Philosophers have observed that metaphysical necessity appears to be a true or real or genuine form of necessity while epistemic necessity does not. Similarly, natural necessity appears genuine while deontic necessity does not. But what is it for a form of necessity to be genuine? I defend an account of genuine necessity in explanatory terms. The genuine forms of necessity, I argue, are those that provide what I call necessitarian explanation. I discuss the relationship of necessitarian explanation to ground.
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Many philosophers hold that every a priori proposition is metaphysically necessary. Since metaphysical necessity is genuine, must these philosophers take epistemic necessity, in the sense of a priority, to be genuine as well? No. A form of necessity may fail to be genuine even if every proposition with that form of necessity also possesses a distinct form of necessity that is genuine. The account developed below explains how such a situation is possible.
Might we instead take a form of necessity to be genuine just in case it is both mind-independent and sufficient for truth? Since deontic necessity is not sufficient for truth, this proposal correctly counts it as nongenuine. But the proposal mishandles the historical form of necessity (discussed further below). A four-dimensionalist in the mold of Sider (2001), for instance, might understand the claim that a given proposition p is historically necessary as nothing more than the claim that p follows, in a certain sense, from the true propositions about our own time and the times that precede it (cf. Lewis 1986, p. 7). Historical necessity, on this view, will be both mind-independent and sufficient for truth. Yet the four-dimensionalist sees time as akin to space and will no more admit a genuine form of necessity connected to times earlier than our own than she will admit one connected to points of space to her left.
Epistemic necessity need not be taken to be relative to a person. It might instead be taken to be relative to something else, such as a group or body of knowledge. See the papers in Egan and Weatherson (2011) for discussion.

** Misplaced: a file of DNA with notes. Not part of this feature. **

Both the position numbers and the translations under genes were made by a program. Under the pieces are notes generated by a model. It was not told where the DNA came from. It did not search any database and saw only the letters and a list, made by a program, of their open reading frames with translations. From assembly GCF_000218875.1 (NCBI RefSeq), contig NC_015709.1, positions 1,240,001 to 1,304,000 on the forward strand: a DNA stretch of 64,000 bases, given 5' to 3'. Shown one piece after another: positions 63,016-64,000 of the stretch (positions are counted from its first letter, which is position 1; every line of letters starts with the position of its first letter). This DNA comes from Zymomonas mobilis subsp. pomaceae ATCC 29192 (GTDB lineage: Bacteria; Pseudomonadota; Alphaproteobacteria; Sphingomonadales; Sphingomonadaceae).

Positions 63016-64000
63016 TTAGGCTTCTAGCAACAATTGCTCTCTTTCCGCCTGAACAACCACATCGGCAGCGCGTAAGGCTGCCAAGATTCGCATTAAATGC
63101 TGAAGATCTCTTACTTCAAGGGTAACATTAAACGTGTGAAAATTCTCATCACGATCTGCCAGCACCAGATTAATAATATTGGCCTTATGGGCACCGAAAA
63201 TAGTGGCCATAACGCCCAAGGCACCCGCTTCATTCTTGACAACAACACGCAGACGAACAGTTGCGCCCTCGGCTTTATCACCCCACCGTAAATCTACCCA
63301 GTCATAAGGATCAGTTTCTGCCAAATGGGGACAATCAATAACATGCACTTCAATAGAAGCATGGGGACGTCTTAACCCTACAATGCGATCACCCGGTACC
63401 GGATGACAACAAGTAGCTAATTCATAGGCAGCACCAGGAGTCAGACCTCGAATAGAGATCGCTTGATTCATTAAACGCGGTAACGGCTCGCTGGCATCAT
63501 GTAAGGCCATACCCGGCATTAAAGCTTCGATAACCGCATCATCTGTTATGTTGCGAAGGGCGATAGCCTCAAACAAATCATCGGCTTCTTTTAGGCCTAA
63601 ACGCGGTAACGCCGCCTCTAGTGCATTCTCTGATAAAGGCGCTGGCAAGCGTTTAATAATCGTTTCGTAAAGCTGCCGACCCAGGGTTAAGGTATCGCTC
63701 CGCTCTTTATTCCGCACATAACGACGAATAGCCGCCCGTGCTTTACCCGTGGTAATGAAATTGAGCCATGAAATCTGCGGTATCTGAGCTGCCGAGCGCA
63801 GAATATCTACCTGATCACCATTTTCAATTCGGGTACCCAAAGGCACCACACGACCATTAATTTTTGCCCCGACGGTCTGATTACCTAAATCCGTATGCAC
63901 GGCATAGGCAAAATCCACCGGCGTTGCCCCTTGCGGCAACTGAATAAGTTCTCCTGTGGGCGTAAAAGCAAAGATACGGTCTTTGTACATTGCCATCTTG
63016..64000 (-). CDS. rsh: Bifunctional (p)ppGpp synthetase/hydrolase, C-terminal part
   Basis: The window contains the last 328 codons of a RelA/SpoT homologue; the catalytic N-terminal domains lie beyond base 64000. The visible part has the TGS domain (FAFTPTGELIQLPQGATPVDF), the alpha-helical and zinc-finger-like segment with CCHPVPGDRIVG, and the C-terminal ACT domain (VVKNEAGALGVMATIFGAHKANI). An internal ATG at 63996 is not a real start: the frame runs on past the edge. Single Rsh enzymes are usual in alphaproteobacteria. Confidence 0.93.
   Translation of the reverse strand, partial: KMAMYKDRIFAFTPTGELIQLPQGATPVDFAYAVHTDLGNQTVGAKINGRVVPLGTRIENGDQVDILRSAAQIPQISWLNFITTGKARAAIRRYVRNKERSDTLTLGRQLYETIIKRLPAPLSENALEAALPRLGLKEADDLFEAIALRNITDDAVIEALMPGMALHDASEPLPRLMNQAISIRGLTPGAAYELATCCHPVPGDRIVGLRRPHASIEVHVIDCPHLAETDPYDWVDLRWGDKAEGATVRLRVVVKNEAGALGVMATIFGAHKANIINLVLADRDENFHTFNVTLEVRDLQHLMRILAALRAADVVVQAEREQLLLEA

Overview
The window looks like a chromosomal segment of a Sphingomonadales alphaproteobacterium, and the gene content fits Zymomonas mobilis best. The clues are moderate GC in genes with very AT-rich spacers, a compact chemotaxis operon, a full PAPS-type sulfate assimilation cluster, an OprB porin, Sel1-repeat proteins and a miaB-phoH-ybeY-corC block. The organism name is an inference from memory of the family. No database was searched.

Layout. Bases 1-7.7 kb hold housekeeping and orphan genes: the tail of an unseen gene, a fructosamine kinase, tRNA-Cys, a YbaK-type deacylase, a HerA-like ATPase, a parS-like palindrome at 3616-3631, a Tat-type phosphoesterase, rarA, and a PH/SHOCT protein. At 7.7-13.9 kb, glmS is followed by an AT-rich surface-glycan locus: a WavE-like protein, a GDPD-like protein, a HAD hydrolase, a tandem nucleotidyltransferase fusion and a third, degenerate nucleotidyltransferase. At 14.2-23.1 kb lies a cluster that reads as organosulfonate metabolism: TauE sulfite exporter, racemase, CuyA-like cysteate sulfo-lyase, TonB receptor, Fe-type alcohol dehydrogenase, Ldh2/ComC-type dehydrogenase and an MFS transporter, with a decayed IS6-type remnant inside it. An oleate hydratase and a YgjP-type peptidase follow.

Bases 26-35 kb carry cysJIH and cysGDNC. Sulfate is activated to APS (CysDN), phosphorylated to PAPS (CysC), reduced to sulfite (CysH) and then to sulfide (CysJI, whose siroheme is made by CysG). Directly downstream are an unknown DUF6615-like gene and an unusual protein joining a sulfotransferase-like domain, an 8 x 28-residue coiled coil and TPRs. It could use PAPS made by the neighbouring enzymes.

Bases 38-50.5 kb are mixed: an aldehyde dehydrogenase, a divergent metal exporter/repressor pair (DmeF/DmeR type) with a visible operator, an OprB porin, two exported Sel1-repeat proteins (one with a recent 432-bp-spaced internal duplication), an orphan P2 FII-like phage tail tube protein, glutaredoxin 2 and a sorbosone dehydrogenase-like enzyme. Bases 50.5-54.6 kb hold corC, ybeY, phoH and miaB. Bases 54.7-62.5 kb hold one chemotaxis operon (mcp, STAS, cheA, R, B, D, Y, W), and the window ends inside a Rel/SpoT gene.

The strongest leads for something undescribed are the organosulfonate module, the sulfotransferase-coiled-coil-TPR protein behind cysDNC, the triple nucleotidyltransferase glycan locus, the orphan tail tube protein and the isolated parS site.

Again one might think to accommodate the deontic case by taking a form of necessity to be genuine just in case it is both nonrelative and sufficient for truth. But one might agree with Quine (1943, p. 121) that ‘among the various possible senses of the vague adverb “necessarily”, we can single out one—the sense of analytic necessity—according to the following criterion: the result of applying “necessarily” to a statement is true if, and only if, the original statement is analytic.’ And one might have a purely epistemic conception of analyticity on which a statement is analytic just in case ‘grasp of its meaning alone suffices for justified belief in its truth’ (Boghossian 1996, p. 363). Analytic necessity, so understood, is both nonrelative and sufficient for truth. Yet it is no more genuine than epistemic necessity.
Thus Barnes and Cameron (2011, p. 2) take the open future theorist to hold that ‘there are multiple genuinely possible ways our history could go’.
Although Lange himself does not think historical necessity is genuine (p. 211), I take it that any reasonable account of genuineness should at least be compatible with the doctrine of the open future.
I am grateful to an anonymous referee for calling my attention to the deflationary view.
Pace Schaffer (2012).
Fine (2012) argues that this condition is too strong. His logic of ground contains a disjunction elimination rule that supports only a weaker condition on the grounds of disjunctions. Our argument can be modified to accommodate Fine’s view.
Related notions of explanatory constraint have recently been discussed by Lange (2016) and (in unpublished work) by Michael Bertrand.
The explanatory account also correctly classifies as nongenuine the epistemic conception of analytic necessity mentioned in n. 5. It is no part of why bachelors are unmarried, after all, that some epistemic condition holds. This form of necessity (if indeed it is a form of necessity) is nonexplanatory and thus nongenuine.
I am grateful to Jennifer Wang for discussion on this point.
Cf. Fine (2002, p. 279): ‘I conclude that there are three distinct sources of necessity—the identity of things, the natural order, and the normative order—and that each gives rise to its own peculiar form of necessity.’
I will not here address the proposal that natural-necessitarian explanation is a form of causal explanation understood in some other way, as, for instance, in Skow (2014).
Cf. Bernstein (2016, p. 24): ‘It is a substantive metaphysical question whether causes always precede their effects.’
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My thanks to Selim Berker, Harjit Bhogal, Dave Chalmers, Cian Dorr, Kit Fine, Matthew Hanser, Marc Lange, Kris McDaniel, Carla Merino-Rajme, Jessica Moss, Asya Passinsky, Zee Perry, Gideon Rosen, Erick Sam, Erica Shumener, Ted Sider, Sharon Street, Michael Strevens, Jennifer Wang and to audiences at NYU, Iowa State University, Koç University, Ashoka University and the APA Pacific Division Meeting.
I am grateful for the support of the John Templeton Foundation and of the Program of Postdoctoral Fellowships at the Universidad Nacional Autónoma de México.
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Glazier, M. The difference between epistemic and metaphysical necessity. Synthese 198, 1409–1424 (2021). https://doi.org/10.1007/s11229-017-1626-2
- Open future